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Last Updated: Monday, 8 December, 2003, 15:59 GMT
Pakistan attacks Commonwealth ban
By Paul Anderson
BBC correspondent in Islamabad

General Pervez Musharraf
Pakistan has been suspended since Musharraf's 1999 coup
Pakistan has sharply criticised the Commonwealth for its continuing exclusion from the organisation's decision-making councils.

Pakistan's membership of the councils was suspended in 1999 after General Musharraf seized power in a coup.

Islamabad now says it has fulfilled the criteria to rejoin all Commonwealth bodies, but Commonwealth delegates at a summit in Nigeria did not agree.

Pakistan says its main adversary, India, is blocking the process.

The criteria or standards they have used to exclude Pakistan are discriminatory and they do not make sense
Pakistan Foreign Ministry spokesman Masood Khan
Pakistani officials say they have no intention of following Zimbabwe and pulling out of the Commonwealth, but they are still fuming at the organisation's continuing refusal to lift the suspension from its key decision-making bodies.

The Pakistani Foreign Ministry spokesman, Masood Khan, said the criteria used by the Commonwealth were discriminatory and did not make sense.

The negative image of Pakistan deprived the Commonwealth, he said, of vibrancy, adding it ought to demonstrate more democracy.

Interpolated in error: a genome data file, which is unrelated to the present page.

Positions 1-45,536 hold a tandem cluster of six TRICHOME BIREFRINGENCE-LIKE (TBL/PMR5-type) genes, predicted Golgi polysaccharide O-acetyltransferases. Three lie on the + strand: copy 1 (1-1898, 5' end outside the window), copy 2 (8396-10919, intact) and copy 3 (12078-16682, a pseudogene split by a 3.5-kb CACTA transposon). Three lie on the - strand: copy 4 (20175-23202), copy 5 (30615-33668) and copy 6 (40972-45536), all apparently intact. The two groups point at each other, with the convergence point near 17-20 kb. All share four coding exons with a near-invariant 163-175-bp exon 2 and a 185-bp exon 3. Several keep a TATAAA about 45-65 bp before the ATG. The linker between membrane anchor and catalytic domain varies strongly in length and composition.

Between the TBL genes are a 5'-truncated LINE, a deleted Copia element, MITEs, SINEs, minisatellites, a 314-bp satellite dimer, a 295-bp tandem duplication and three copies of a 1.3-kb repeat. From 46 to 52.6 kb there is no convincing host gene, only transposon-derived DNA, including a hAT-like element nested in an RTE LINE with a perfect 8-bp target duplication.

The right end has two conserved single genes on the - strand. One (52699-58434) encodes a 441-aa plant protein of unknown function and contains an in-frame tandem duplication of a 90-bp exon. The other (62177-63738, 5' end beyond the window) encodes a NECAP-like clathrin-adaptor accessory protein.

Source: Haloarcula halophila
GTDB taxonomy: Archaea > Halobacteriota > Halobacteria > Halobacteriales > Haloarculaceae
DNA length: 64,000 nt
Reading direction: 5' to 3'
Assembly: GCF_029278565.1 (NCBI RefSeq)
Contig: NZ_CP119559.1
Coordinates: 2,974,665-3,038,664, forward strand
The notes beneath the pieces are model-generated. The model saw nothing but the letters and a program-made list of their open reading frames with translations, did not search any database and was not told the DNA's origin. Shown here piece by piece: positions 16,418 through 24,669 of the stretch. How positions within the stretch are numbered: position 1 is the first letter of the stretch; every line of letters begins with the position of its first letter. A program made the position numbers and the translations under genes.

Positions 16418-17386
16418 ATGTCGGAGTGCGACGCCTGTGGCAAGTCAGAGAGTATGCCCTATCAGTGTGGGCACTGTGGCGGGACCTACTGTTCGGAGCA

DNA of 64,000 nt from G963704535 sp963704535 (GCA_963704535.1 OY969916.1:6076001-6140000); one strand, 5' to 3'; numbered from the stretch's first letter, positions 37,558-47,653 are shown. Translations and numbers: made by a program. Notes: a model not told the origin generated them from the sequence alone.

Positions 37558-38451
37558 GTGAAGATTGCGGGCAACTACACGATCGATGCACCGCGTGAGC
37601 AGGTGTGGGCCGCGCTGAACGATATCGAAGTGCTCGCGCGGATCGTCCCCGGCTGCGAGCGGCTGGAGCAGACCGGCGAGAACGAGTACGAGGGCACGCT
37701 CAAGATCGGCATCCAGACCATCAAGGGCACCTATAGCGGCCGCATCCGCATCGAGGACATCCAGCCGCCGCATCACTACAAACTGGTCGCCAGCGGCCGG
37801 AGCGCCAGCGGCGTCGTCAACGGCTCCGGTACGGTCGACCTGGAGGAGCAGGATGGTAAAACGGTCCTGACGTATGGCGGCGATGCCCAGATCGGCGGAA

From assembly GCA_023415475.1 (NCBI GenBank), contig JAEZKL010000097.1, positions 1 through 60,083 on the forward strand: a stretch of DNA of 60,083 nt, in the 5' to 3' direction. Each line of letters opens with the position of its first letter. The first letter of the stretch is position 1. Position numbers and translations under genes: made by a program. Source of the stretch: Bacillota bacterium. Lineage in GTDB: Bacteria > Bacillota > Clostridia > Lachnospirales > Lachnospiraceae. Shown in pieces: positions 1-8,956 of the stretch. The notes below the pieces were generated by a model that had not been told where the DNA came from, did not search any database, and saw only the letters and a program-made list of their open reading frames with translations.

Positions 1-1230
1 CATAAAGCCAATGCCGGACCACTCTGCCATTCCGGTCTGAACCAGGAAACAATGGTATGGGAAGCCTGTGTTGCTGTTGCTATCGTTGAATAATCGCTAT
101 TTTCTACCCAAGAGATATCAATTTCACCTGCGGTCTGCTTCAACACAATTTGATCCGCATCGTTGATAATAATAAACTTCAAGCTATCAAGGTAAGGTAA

India blamed

Pakistan argues it has fulfilled the obligation to restore democracy after the military coup four years ago, with a fully functioning National Assembly formed after elections last year, and a civilian cabinet.

However, some Commonwealth leaders say the row over the sweeping powers assumed by President Musharraf just before the elections and the fact that he still serves as the chief of army staff, means the transfer to democracy is not complete.

Pakistan foreign ministry spokesman Masood Khan
India is blocking Pakistan's readmission, says Masood Khan
Mr Khan said it was no secret that Pakistan's chief adversary, India, was blocking its return to the fold, despite support for Pakistan from influential members like Britain and Australia.

This time, he said, India's negative vote had been decisive.

Mr Khan also took a swipe at India over the barbed-wire fence it is building along the Line of Control separating Indian- and Pakistani-administered Kashmir.

India says it is to stop deadly incursions by Islamic militants - Mr Khan said the fence, now about a quarter complete along the 750-kilometre (470-mile) line, violated UN resolutions and bilateral agreements with India.

India has stepped up erection of the fence since a ceasefire came into effect nearly two weeks ago.

It is scheduled to be completed by the middle of next year.




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